Of all the deer I've shot, this was about my most exciting experience. I had to wait a few minutes to let the adrenalin effect stop (and wipe the grin off my face) before climbing down from the tree stand. Falling out of the stand and/or dropping my rifle were not going to happen.
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Old November 19, 2011, 12:08 PM   #2
shortwave
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Congrats on your trophy.

Sounds as though you had a great morning all the way around.
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Old November 19, 2011, 01:47 PM   #3
ZeroJunk
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I've shot a couple left handed over the years. Of course they weren't over 30 yards away or I could have gotten in to position without being noticed. Sometimes it is all you have.
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Old November 19, 2011, 07:12 PM   #4
Kreyzhorse
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Great story and nice deer, congrats.

Can't say I'm all that impressed with your left handed shot though. In fact, I've shot all of my deer left handed and haven't felt the need to brag about it. Well, then again, I am left handed so I guess that makes a difference.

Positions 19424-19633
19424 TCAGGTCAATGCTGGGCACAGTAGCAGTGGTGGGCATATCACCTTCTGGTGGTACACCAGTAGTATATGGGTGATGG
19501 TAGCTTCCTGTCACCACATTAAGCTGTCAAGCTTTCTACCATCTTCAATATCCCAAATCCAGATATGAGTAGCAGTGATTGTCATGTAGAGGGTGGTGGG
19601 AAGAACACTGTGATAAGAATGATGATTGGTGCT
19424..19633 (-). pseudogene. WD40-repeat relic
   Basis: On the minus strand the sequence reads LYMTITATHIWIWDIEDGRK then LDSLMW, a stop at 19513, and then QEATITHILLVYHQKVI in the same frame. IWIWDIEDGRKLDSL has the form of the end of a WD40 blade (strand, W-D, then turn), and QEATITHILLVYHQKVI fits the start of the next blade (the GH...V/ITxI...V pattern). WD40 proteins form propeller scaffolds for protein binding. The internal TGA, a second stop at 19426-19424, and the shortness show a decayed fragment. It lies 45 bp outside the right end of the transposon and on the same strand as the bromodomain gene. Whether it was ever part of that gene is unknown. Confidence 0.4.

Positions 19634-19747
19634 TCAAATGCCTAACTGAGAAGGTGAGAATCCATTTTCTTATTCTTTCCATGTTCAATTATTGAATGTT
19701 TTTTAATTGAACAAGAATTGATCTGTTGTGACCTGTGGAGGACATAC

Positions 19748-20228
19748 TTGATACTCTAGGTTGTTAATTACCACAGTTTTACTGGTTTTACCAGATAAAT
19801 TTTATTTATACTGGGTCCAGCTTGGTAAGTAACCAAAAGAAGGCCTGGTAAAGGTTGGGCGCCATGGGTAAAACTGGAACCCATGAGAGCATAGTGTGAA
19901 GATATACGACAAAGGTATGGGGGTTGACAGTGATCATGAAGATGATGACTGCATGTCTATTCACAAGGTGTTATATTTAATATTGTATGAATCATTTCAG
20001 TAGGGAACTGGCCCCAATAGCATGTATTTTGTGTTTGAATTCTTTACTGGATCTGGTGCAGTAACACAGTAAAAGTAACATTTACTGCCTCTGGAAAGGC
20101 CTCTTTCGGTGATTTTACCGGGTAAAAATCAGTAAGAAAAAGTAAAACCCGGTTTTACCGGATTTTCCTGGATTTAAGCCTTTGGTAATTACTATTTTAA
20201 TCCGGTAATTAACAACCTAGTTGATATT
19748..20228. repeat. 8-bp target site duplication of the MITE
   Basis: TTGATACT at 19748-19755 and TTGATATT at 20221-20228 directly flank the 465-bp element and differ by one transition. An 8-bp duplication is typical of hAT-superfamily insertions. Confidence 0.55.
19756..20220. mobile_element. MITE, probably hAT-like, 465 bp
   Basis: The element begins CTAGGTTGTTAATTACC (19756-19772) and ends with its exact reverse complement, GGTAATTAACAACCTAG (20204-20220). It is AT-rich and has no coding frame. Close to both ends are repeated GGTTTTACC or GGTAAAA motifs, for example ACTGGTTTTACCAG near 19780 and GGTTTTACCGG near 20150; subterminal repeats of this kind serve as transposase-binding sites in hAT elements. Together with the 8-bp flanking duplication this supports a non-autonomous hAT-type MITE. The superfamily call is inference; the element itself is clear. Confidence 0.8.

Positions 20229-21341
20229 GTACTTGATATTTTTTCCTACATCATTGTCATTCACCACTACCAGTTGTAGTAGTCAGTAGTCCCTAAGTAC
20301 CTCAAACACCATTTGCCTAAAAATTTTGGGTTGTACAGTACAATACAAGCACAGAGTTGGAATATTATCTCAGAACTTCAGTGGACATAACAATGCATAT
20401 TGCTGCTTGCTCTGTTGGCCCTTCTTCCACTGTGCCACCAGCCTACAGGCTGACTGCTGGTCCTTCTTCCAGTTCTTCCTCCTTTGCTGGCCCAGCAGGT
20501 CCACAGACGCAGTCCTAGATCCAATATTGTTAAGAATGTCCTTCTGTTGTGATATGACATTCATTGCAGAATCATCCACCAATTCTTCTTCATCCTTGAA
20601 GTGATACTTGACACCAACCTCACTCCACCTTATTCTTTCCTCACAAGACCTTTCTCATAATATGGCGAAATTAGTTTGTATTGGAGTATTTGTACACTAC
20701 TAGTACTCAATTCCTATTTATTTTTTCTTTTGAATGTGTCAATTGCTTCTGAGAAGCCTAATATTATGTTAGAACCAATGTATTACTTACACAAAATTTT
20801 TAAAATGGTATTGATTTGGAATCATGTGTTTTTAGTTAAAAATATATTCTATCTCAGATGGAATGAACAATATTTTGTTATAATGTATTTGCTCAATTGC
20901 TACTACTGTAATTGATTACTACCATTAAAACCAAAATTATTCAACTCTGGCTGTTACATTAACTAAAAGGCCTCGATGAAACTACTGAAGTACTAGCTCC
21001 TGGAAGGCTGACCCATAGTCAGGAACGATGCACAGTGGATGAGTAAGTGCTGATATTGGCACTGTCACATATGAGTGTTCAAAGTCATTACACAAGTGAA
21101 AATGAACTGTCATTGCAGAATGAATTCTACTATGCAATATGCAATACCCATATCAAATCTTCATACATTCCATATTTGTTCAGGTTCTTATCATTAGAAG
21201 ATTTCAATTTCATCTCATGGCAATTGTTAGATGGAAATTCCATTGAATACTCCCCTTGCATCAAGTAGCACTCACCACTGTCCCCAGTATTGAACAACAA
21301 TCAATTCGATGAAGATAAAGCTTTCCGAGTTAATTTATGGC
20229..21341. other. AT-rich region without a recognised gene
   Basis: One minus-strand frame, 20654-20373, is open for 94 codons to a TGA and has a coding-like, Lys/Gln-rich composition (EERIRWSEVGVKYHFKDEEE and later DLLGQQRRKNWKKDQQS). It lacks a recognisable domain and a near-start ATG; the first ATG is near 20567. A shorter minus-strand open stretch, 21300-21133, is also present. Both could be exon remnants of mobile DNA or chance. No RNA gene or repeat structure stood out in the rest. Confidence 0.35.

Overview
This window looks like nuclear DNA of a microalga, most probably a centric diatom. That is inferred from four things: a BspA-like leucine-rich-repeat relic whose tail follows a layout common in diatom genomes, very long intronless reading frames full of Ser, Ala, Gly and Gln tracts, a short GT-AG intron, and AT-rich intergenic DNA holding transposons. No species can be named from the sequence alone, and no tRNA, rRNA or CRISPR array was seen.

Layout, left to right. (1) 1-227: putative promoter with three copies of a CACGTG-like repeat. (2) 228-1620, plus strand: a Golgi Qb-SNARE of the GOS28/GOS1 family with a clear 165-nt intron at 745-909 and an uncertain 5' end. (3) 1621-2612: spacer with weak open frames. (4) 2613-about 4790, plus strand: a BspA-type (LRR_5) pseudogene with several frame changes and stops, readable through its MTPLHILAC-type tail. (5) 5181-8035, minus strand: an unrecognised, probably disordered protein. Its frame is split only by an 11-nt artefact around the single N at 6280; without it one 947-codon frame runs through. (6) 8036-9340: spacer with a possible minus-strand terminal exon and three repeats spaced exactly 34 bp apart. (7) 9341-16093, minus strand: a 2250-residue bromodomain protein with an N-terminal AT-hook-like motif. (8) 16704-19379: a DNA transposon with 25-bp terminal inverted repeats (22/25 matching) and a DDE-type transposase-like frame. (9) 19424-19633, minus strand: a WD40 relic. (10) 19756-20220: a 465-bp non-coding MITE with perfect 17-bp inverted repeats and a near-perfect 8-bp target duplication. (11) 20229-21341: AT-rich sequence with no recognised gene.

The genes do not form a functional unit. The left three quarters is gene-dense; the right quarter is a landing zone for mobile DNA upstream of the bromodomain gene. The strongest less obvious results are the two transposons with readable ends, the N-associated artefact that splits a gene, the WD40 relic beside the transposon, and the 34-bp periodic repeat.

In all seriousness, that's a nice feat, while I can shoot a bow right handed, I can't pull off a right handed rifle shot if my life depended on it.

Congrats again.
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Old November 19, 2011, 07:55 PM   #5
mapsjanhere
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Congratulations, and definitely a skill to work on.
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Old November 19, 2011, 07:59 PM   #6
mete
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Good work !
If you're on the stand get rid of the strap and anything elsethat might get in the way or make movement or noise.
If a deer comes up on your right side you have the choice of turning with much movement and noise or shooting left handed .To me the best choice is to shoot left handed. If the deer is far off you should be able to turn without too much trouble. Practice a bit and you'll get used to it.